Fiction begins in different places for different creators. Sometimes the main character stands out and demands a starring role in something, but the writer figures out what happens around them. Other times, the concept and themes come out clearly, but the human element and characters come next.

Each has its challenges. This post focuses on this second scenario, and the particular challenge of developing a striking main character (MC) to meet the needs of an already rich story context.

For any writer who has been in this position, the effort to create a fitting character feels a bit like trying to paint within a pre-made, elaborate, and expensive frame. Sometimes the image of the world they’ll fit in obscures some of the shaping story elements that help narrow the infinite character possibilities.

Below are story elements and questions to guide character creation in an already set world or plot:

1. POV: Where does my MC have to be for this story to make sense?

Consider a crime drama project. This lends itself well to a situation where a main character would be created after a plot concept, as plot material provides the frame for this genre. There are a few options to consider for the MC: the criminal, the lawyer, the investigator, the victim, the witness, the judge, the lackey. Creative minds may think of more, but a list like this provides material to compare with the story goals.

For each of these options, consider the plot and how that character would see/experience it. If the crime is a murder, having the victim take center stage would take some creative formatting. If the MC were the judge, much of the plot revelation would have to take place either in the courtroom, judicial chambers, or more unorthodox ways. Projecting the “what if” method helps determine how the choice of MC will shape the story.

2. Context: What role does my MC need to have in order for them to be crucial to the plot?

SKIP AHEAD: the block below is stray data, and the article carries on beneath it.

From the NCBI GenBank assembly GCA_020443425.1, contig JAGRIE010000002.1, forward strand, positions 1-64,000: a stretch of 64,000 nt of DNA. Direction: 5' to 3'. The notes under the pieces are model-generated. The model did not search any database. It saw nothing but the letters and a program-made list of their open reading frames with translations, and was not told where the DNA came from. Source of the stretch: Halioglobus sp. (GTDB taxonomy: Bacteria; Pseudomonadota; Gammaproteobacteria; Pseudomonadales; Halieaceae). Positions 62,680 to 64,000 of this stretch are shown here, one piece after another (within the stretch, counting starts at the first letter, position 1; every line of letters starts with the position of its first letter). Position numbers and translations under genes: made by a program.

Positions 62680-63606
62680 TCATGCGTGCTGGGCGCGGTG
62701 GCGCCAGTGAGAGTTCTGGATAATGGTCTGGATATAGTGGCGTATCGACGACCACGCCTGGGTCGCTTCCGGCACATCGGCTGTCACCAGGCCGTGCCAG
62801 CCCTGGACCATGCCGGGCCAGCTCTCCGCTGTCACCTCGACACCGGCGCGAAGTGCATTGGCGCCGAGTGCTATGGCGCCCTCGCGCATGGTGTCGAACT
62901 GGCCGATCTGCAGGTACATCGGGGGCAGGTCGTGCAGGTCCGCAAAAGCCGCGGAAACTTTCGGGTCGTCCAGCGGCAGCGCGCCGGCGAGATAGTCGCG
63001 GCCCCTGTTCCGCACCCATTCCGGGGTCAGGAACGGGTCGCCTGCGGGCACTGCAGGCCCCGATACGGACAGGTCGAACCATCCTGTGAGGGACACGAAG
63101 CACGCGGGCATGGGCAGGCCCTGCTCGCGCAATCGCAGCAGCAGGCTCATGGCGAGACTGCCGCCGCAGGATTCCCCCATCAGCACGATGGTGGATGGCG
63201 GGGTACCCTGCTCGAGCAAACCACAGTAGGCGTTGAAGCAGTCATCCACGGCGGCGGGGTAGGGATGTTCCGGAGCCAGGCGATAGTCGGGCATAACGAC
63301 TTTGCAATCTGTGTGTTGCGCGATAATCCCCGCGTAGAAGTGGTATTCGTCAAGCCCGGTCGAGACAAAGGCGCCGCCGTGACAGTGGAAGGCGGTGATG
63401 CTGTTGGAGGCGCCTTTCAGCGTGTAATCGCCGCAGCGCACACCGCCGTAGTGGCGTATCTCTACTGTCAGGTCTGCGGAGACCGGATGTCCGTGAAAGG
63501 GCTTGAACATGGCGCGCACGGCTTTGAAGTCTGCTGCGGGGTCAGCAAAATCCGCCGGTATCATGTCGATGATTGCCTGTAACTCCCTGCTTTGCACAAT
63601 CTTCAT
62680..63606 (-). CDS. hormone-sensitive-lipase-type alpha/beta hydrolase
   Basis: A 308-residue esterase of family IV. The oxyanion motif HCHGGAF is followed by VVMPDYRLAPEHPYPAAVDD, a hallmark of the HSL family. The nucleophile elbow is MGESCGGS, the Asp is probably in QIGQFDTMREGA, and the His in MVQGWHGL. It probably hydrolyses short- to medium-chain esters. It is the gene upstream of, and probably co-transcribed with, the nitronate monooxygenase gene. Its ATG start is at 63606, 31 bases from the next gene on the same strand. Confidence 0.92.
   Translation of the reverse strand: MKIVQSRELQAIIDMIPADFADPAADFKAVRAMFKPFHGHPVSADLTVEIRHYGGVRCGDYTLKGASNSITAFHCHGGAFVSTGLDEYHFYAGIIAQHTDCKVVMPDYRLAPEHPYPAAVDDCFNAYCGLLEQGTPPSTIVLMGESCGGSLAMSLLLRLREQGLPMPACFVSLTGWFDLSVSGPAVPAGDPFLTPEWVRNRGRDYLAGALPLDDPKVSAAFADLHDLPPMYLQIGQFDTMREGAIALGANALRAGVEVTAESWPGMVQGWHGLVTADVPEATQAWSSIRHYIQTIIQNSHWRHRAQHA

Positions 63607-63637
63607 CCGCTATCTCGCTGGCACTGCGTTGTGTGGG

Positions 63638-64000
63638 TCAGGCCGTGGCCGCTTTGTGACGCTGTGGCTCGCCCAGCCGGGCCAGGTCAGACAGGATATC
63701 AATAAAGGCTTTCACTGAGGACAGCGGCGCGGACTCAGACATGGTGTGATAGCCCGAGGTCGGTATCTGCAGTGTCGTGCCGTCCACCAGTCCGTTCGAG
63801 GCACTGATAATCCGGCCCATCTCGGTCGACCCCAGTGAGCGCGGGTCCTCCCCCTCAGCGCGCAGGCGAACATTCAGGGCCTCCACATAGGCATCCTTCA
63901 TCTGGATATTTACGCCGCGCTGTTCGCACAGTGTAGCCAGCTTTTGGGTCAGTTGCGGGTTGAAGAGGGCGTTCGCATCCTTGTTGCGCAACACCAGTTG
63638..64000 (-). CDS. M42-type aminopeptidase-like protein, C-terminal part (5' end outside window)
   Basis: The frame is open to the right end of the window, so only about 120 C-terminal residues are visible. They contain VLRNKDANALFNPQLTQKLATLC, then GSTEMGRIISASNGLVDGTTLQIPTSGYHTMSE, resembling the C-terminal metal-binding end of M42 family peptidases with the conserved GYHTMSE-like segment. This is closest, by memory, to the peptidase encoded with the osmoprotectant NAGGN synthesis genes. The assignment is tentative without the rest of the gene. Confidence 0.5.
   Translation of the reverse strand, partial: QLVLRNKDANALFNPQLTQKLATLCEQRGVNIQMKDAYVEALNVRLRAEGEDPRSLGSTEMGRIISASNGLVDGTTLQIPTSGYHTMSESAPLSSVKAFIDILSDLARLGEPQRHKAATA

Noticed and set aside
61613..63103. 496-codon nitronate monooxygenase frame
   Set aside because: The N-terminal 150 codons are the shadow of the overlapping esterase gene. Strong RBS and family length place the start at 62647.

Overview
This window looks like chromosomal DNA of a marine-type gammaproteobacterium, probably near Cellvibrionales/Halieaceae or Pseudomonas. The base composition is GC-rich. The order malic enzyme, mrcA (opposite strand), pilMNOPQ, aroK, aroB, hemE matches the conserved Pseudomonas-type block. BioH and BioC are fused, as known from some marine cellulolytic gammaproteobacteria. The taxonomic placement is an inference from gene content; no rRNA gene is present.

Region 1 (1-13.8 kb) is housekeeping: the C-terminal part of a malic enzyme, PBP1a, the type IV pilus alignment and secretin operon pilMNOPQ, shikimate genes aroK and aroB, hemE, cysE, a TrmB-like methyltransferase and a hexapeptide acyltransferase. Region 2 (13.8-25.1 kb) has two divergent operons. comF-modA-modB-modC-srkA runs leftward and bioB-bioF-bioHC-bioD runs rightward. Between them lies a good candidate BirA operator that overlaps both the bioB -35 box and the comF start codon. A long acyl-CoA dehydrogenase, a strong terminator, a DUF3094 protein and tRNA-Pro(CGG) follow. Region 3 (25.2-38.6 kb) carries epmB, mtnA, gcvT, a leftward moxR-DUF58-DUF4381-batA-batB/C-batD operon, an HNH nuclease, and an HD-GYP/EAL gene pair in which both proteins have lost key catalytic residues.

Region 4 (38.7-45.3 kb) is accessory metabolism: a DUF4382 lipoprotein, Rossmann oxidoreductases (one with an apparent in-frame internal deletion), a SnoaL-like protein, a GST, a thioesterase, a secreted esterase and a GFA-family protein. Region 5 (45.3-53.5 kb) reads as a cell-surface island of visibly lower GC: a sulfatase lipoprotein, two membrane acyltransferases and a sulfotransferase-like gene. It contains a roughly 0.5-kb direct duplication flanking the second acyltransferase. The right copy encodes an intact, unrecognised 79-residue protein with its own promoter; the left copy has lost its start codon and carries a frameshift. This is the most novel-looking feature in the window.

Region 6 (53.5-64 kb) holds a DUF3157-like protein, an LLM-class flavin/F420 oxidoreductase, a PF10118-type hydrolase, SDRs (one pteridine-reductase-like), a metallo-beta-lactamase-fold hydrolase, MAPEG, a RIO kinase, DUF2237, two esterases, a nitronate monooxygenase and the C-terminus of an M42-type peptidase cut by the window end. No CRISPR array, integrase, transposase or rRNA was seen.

While a structured crime drama format already contains many role-oriented characters, in other situations the writer may find themselves with several potential MC’s without roles assigned. The following process can be applied in that situation as well, but here we’ll continue with the crime drama example.

An effective MC most often has to be critical to the plot. Being essential to the story helps readers stay invested in them, and justifies the character’s presence rather than just having a narrator who happens to be there to observe. The investigator, lawyer, and criminal are all already central pieces, but the obvious options can obscure other sources of MC potential. If choosing the lackey as the MC, what are the ways he/she could be made crucial to the plot development? They could be a witness, accomplice, rat, and relatable every-man all at once. Move through the whole list to keep from missing out on hidden gems.

3. Pacing: What motivation will make my MC move the story forward?

Considering pacing at the stage of MC creation helps determine whether the story is character-driven or plot-driven. A crime drama can be written both ways, though it all depends on the motivation of the characters in moving the story forward.

Working with the list again, record the motivation for each character. Obviously there will be a half and half in most cases, with one half wanting to solve the case and the other wanting to get away with the crime.